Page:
Screenshot of Subterranean Stryker

Subterranean Stryker

(Amsoft, 1985)

Travel through five levels of a subterranean cave system in your spaceship, rescuing the miners who have been kidnapped by the aliens. Each level contains eight men, several aliens that must be shot, and a lot of other hazards. It’s a bit like Defender in that the game is horizontally scrolling and there’s a scanner at the top of the screen showing a map of the level and the positions of both the men and the aliens. However, the cave passages are very narrow, and there are often moving hazards that block and unblock them, so some very precise positioning and timing is required. The poor collision detection and occasionally flickery graphics spoil the game even more.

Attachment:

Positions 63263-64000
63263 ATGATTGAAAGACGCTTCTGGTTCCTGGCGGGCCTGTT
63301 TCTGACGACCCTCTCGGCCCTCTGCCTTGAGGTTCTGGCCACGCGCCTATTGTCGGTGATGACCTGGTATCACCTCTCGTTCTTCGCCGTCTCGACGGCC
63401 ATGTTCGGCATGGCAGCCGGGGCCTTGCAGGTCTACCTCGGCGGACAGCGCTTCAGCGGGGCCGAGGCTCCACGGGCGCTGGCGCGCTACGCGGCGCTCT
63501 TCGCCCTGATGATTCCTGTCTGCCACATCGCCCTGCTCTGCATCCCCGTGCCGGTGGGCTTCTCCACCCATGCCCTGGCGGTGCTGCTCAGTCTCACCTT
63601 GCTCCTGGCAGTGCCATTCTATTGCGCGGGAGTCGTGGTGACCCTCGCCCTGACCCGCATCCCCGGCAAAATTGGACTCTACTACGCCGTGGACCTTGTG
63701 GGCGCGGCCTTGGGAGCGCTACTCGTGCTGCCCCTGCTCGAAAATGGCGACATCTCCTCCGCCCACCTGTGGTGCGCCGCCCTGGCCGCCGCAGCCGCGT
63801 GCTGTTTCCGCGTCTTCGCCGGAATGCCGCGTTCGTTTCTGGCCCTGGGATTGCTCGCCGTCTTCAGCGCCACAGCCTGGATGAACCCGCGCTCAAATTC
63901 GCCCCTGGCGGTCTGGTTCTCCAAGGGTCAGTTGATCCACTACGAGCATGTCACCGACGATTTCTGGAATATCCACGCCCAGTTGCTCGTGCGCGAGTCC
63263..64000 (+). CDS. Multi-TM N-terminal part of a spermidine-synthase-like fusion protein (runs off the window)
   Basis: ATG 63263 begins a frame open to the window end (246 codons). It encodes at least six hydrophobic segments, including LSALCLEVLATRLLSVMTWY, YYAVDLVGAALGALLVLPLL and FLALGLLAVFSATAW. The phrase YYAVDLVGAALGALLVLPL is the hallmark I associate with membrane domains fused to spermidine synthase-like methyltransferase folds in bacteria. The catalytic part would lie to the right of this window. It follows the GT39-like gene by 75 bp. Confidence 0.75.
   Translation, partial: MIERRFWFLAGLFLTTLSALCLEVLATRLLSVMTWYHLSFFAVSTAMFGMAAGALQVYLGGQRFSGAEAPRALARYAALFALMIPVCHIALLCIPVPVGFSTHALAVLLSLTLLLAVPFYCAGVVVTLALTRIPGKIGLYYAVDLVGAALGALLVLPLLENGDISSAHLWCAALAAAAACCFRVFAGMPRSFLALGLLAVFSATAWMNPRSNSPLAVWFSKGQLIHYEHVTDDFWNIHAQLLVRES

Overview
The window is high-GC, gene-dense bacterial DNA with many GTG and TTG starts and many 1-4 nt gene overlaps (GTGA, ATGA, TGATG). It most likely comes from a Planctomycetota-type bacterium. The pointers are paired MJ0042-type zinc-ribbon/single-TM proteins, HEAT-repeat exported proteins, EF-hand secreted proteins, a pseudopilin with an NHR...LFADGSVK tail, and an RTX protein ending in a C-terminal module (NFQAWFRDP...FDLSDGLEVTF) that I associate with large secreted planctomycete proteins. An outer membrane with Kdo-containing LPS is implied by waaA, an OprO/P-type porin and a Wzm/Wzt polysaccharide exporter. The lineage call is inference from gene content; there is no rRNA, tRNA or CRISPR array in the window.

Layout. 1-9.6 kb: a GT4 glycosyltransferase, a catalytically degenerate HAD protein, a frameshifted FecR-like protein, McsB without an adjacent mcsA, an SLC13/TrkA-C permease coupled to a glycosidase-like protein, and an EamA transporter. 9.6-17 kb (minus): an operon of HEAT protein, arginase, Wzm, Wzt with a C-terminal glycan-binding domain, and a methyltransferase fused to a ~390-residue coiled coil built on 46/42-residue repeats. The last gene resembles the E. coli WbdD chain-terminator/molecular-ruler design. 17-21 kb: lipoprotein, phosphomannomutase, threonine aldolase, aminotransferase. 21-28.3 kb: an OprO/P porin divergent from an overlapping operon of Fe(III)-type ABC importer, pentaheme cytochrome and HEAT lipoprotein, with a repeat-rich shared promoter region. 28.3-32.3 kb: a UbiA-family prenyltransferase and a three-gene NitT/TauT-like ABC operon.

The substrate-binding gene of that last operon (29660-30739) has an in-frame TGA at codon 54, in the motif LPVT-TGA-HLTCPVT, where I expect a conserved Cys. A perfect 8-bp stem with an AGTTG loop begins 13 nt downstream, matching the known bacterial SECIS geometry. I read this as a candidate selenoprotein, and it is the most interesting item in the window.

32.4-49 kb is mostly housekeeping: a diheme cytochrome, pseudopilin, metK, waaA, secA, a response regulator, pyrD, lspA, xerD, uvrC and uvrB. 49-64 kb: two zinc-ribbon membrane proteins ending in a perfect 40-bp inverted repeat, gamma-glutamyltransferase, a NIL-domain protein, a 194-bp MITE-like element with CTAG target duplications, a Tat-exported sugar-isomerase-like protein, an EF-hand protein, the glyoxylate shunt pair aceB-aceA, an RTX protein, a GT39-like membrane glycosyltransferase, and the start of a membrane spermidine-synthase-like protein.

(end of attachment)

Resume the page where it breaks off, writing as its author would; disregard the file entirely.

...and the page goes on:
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Screenshot of Subway Vigilante

Subway Vigilante

(Players, 1989)

The London Underground is a dangerous place in this scenario; the stations are filled with muggers and thugs. It’s up to you to clear the stations and make them safe for London’s citizens. From the very start, you are heavily outnumbered as skinheaded, bare-chested fighters close in on you, approaching you from both sides, and beat you up mercilessly. It’s difficult enough to kill the required number of enemies to go to the next level, but to make things worse, when you lose energy, you have to start the level all over again! It’s not a good game anyway, as movement is sluggish and the graphics have been converted straight from the Spectrum. The music is the only positive thing that’s worth mentioning about this poor game.

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Screenshot of Sudoku


(Cronosoft, 2008)

Reviewed by Missas